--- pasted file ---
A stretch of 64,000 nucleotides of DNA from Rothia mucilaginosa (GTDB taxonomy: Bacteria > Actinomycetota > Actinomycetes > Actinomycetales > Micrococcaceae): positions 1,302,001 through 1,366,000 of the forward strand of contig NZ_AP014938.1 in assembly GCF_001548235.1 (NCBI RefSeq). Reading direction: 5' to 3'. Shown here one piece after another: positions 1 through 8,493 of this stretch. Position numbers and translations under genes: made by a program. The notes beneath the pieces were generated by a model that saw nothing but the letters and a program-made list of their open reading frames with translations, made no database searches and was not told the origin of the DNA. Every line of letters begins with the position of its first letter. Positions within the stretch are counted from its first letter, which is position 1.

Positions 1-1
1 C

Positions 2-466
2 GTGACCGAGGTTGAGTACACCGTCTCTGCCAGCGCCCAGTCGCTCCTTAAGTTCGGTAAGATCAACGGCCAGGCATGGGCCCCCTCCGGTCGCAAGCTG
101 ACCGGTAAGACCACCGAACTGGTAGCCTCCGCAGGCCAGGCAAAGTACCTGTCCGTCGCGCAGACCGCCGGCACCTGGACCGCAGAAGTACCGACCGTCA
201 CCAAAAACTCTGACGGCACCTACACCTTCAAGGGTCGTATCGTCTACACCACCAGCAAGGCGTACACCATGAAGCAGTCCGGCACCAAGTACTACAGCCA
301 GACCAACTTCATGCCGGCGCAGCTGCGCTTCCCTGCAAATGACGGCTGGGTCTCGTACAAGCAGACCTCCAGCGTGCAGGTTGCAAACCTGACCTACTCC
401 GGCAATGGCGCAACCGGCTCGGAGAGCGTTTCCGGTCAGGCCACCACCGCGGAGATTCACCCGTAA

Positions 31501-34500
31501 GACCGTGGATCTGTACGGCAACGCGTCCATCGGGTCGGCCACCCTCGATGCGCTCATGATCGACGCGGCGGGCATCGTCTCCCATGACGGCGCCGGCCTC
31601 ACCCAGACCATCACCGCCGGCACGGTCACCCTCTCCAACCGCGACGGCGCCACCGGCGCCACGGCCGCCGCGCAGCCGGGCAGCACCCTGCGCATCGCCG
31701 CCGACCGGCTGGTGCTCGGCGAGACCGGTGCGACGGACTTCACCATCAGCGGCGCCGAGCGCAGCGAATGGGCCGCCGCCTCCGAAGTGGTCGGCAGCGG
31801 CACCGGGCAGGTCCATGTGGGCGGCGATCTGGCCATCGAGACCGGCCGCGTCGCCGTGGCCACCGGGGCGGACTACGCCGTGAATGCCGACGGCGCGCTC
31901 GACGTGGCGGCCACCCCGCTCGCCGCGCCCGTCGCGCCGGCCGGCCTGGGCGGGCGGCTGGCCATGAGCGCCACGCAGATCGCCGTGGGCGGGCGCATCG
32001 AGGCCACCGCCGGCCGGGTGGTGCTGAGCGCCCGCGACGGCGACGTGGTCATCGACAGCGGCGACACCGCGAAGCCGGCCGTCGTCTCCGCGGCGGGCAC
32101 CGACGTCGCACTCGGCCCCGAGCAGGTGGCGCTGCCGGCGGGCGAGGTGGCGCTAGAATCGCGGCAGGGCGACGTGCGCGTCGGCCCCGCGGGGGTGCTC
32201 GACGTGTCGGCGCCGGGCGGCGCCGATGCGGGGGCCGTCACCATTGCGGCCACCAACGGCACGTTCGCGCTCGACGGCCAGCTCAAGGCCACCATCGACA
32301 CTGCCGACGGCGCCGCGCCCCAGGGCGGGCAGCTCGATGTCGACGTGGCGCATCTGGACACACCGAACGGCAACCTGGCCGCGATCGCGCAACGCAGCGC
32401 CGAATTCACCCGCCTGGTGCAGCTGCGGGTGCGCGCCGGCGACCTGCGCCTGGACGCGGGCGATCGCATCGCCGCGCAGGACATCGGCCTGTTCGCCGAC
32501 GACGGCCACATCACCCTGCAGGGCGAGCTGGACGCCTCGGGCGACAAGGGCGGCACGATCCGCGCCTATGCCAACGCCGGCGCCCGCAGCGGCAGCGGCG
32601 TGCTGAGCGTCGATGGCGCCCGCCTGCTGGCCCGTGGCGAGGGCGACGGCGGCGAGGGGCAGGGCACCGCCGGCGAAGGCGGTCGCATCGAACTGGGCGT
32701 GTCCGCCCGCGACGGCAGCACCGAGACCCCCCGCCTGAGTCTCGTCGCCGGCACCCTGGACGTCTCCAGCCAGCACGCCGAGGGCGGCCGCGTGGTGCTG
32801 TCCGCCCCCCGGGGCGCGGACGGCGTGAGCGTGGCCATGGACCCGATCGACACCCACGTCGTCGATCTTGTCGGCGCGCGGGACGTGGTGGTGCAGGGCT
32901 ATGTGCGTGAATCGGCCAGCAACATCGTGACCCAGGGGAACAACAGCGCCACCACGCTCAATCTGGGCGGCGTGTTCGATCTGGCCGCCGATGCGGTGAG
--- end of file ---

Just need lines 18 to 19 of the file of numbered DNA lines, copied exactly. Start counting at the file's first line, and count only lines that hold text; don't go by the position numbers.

32201 GACGTGTCGGCGCCGGGCGGCGCCGATGCGGGGGCCGTCACCATTGCGGCCACCAACGGCACGTTCGCGCTCGACGGCCAGCTCAAGGCCACCATCGACA
32301 CTGCCGACGGCGCCGCGCCCCAGGGCGGGCAGCTCGATGTCGACGTGGCGCATCTGGACACACCGAACGGCAACCTGGCCGCGATCGCGCAACGCAGCGC